Students examine the history leading up to the British withdrawal from the Indian subcontinent in 1947 and the legacies of partition that remain today.
Students explore the controversies surrounding international trade and consider the issues that affect trade including globalization in the United States and abroad.
Students trace the history of Iran from its early dynasties to the present and explore Iran’s cultural history, its efforts to establish a representative democracy, and the role the great powers played in shaping events in Iran.
Readings and activities explore the history of Iraq, help students understand events surrounding the U.S.-led invasion, and examine the effects of the war on Iraq, the United States, and the international community.
Students examine the events in the United States and overseas in the early years of World War II and then recreate the great debate that took place in the United States over the Lend-Lease Act.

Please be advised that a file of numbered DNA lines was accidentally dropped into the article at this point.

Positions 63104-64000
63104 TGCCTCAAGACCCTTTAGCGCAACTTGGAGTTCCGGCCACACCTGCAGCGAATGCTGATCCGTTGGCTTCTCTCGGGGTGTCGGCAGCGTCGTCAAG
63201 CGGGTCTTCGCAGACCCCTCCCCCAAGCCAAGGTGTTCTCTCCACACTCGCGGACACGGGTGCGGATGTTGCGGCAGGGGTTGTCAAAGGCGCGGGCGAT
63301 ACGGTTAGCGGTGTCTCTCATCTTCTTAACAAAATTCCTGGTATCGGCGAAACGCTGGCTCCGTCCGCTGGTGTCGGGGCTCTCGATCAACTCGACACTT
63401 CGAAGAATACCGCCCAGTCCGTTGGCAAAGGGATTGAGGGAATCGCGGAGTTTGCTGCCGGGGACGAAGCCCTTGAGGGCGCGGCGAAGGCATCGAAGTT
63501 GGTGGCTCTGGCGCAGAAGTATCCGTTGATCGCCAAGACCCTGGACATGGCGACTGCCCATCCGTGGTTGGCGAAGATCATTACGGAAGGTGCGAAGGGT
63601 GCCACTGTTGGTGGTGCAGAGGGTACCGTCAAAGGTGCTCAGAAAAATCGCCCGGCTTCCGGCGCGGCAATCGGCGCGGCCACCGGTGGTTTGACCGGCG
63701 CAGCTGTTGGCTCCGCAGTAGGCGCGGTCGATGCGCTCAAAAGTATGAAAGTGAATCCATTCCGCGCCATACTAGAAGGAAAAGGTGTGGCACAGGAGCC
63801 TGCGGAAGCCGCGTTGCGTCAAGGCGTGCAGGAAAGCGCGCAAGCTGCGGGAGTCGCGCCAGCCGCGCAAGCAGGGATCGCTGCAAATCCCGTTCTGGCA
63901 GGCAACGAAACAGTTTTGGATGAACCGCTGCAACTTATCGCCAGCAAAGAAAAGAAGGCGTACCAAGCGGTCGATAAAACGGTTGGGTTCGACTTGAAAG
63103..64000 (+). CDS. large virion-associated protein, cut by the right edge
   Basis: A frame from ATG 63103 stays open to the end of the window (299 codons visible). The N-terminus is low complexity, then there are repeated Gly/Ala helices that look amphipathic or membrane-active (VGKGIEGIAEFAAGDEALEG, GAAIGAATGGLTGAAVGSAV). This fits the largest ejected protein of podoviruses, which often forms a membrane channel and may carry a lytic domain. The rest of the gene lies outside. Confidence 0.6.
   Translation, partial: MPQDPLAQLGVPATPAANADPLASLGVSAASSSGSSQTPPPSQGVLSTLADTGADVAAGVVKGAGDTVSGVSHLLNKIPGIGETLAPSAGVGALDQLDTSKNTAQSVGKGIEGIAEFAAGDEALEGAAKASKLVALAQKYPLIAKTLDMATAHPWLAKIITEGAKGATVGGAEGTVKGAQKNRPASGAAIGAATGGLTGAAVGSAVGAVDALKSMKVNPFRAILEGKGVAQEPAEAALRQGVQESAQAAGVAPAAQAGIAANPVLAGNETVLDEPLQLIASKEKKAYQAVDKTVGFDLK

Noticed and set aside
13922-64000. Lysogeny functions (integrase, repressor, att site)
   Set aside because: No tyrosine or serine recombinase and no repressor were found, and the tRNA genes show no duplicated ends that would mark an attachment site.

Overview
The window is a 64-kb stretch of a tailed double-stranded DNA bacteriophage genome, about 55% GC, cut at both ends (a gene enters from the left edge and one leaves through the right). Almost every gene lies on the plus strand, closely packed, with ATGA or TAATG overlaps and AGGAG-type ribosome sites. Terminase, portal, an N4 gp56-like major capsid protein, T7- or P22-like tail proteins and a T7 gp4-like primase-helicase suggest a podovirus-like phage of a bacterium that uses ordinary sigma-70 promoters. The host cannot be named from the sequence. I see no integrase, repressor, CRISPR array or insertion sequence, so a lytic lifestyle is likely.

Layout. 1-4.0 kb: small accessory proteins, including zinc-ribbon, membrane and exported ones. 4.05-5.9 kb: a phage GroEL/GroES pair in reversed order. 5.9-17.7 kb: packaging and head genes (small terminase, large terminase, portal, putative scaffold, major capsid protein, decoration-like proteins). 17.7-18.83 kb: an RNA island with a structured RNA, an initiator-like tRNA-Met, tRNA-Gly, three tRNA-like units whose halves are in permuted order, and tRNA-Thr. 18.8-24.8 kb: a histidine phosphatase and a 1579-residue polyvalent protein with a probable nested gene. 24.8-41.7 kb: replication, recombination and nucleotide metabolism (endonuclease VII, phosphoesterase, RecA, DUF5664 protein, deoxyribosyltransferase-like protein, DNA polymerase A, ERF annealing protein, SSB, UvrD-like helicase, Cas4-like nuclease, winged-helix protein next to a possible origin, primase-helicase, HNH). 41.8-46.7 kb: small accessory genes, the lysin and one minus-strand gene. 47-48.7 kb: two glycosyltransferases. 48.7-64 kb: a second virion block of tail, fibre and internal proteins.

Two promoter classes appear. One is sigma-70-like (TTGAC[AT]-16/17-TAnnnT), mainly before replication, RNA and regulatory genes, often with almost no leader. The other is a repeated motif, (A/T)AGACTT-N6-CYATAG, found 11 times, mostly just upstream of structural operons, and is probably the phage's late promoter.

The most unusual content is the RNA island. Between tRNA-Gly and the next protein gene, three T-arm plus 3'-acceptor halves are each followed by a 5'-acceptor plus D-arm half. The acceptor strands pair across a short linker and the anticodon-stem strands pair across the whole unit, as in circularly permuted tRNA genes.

Japanese American Incarceration
In this FREE unit, students examine U.S.-Japan relations before World War II, experiences of incarcerated Japanese Americans, and ways the Japanese American community and others in the U.S. have remembered incarceration.
Students explore Mexico’s economic and cultural transformation and probe Mexico’s complex identity and history, coming face-to-face with the difficult policy choices confronting the people of Mexico today.
Students examine oil and geopolitics, issues between the Palestinians and Israel, the Egyptian revolution, Syrian refugees, and other issues that have shaped U.S. relations in the region.
Rather than taking the usual approach of learning history from only the perspective of the elite political leaders, students consider the opportunities, hardships, aspirations, and questions facing people across society in the United States in its earliest years—from 1783 to 1830.
Students explore Nigeria’s history—from the precolonial to the present—and consider the future of Africa’s most populous country.